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Travel On Location: How Rosamund Pike Fell in Love with Budapest During 'Radioactive'

22:08  24 july  2020
22:08  24 july  2020 Source:   cntraveler.com

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It would have been understandable if British actor Rosamund Pike never saw a thing in Budapest outside of her filming locations and her rented apartment. After all, she was shooting a lead role in the Amazon Studios’s film Radioactive, while also caring for her young children. But, when speaking to Pike on the phone from Prague, where she’s currently riding out the pandemic, it’s clear she made plenty of time to explore off-set. “I sound like I’m some sort of tour guide for Budapest. I found there were loads of riches in the city," she says.

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In Radioactive, which premieres on July 24th, Pike plays physicist and chemist Marie Curie, the first woman to win a Nobel Prize and a pioneer in the study of radioactivity. Budapest stands in for late 19th and turn-of-the-century Paris, where Curie conducted her groundbreaking studies. “I often felt it was like Paris, without as many tourists,” Pike says of filming in the Hungarian capital two years ago. “I found it really inspiring.”

Read on for more about how the film transformed one European city into another—and for Pike's favorite discoveries in Budapest, including the best vegetarian food of her life.

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Where did you live while you were filming?

I was staying pretty centrally. I had an apartment that was very near the Parliament, which is an amazing and beautiful building right near the Danube. It was an area I completely loved because, at night, I couldn't believe that I could walk in that square and it would be deserted except for maybe one guard. And I thought, “Gosh, if this was London, there would be throngs of people!” There was something so powerful and magical about it.

The film changed many locations in Budapest into stand-ins for Paris. What were some of the most memorable sets?

We filmed on Zoltán Utca and transformed it into the most beautiful Parisian street scene, with cafes, flower sellers, horses, and carriages. It is the first time we see the young Marie [in the film] and she is so absorbed in her book that she bumps into Pierre [Curie]. This is their first meeting. We also used the Ethnographic Museum as the Sorbonne University lecture hall where Marie first announces her discovery of radioactivity and the two new elements she and Pierre discovered and named: Radium and Polonium (named after her native Poland). And we shot inside the same building that houses Brody House, which is a bit like Budapest’s answer to Soho House. Like you get in Europe, it’s this wonderful, old building with beautiful apartments with very, very high ceilings. It’s very Parisian. So, we used part of that house to be Marie and Pierre’s apartment.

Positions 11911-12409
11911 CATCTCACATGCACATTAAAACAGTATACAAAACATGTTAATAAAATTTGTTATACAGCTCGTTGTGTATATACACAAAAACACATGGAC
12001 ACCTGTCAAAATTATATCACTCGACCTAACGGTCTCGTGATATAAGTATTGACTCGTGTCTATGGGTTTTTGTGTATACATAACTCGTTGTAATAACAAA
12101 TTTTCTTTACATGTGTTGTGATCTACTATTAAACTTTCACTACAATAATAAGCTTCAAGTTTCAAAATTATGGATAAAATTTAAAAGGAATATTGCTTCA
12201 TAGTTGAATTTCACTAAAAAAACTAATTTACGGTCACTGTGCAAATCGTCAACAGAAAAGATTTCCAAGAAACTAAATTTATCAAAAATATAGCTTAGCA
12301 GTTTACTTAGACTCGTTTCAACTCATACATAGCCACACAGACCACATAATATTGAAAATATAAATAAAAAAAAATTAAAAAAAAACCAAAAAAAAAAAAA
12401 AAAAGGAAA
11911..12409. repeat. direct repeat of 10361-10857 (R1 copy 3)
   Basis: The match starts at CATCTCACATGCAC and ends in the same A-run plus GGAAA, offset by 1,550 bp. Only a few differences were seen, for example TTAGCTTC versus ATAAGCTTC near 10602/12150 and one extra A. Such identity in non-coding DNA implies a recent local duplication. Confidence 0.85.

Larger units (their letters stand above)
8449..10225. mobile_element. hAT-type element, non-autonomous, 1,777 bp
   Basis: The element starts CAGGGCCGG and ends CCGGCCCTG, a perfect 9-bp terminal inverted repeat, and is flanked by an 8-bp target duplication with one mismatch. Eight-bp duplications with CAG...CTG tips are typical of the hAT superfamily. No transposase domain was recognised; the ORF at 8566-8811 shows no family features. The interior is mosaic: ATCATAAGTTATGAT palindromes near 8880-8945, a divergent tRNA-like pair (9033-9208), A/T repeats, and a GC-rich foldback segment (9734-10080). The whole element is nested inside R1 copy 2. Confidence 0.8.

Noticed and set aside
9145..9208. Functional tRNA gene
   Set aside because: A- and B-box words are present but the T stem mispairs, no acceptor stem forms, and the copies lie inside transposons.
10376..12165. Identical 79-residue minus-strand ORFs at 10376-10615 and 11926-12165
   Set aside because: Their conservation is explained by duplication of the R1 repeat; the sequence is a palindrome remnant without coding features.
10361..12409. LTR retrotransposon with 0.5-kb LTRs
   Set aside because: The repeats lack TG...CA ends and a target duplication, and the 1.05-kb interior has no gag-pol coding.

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a large building with a mountain in the background: The Hungarian village of Tihany © Getty The Hungarian village of Tihany

When you weren’t filming, what kind of sightseeing did you do?

There’s a village on Lake Balaton called Tihany, which is a UNESCO World Heritage Site. And on the lake, there are no motorized vehicles apart from these little electric boats. So, you can take a little boat out into the middle of the lake where it’s the most beautiful place to swim. There are a lot of water activities in Hungary. If you’ve never seen a water polo match, it’s pretty good! It’s not something people play with such passion in England. I enjoyed experiencing that.

On the other side of Lake Balaton, I had this amazing day with my family at Krishna Valley, which is a completely self-sustaining farming community. And I ate the most delicious vegetarian food that I have ever eaten in my whole life. It was so interesting to see the serenity of this place; just to watch its effect of a community that's not hurried by modern life.

I also had my children there, so I did the high-end stuff, and then also enjoyed things that were slightly bizarre. They've got this incredible pinball museum with the most amazing collection of pinball machines I've ever seen, from the very first pinball machine ever created to the cult ones of the nineties. I also took them around the catacombs of the [Buda] castle, which was suitably spooky. And there’s a huge museum of agriculture, which was also really interesting. I hadn't ever been to a museum about agriculture, anywhere.

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Everybody who came to visit me was completely enchanted. They're like, “Oh, I just never knew Hungary had all of this. And I never knew I'd like Hungarian food."

What were some of your favorite Hungarian dishes?

I ate a few times at Restaurant Rosenstein. It was just delicious. I sort of let myself surrender to what the national dishes were. Goose was a huge thing, it was always really fantastic. And the chimney, which is the street food that you get everywhere. It was a sweet, cylindrical-shaped, crispier doughnut.

What about souvenirs? Did you discover any new favorite brands?

Omorovicza, the Hungarian skincare line, has a spa right in the center where I had one of the best facials I’ve ever had. They have a facial mist called the Queen of Hungary Mist, which I now take on set with me all the time, actually. It’s a good one for flying and for giving your skin that drink.

And, obviously Hungarian goose down pillows and Hungarian goose down bedding, which you can have made to your specific sizes. You know, if you just desire the most enormous pillow, you could have it made with pure goose down. That’s my luxury tip for the city.

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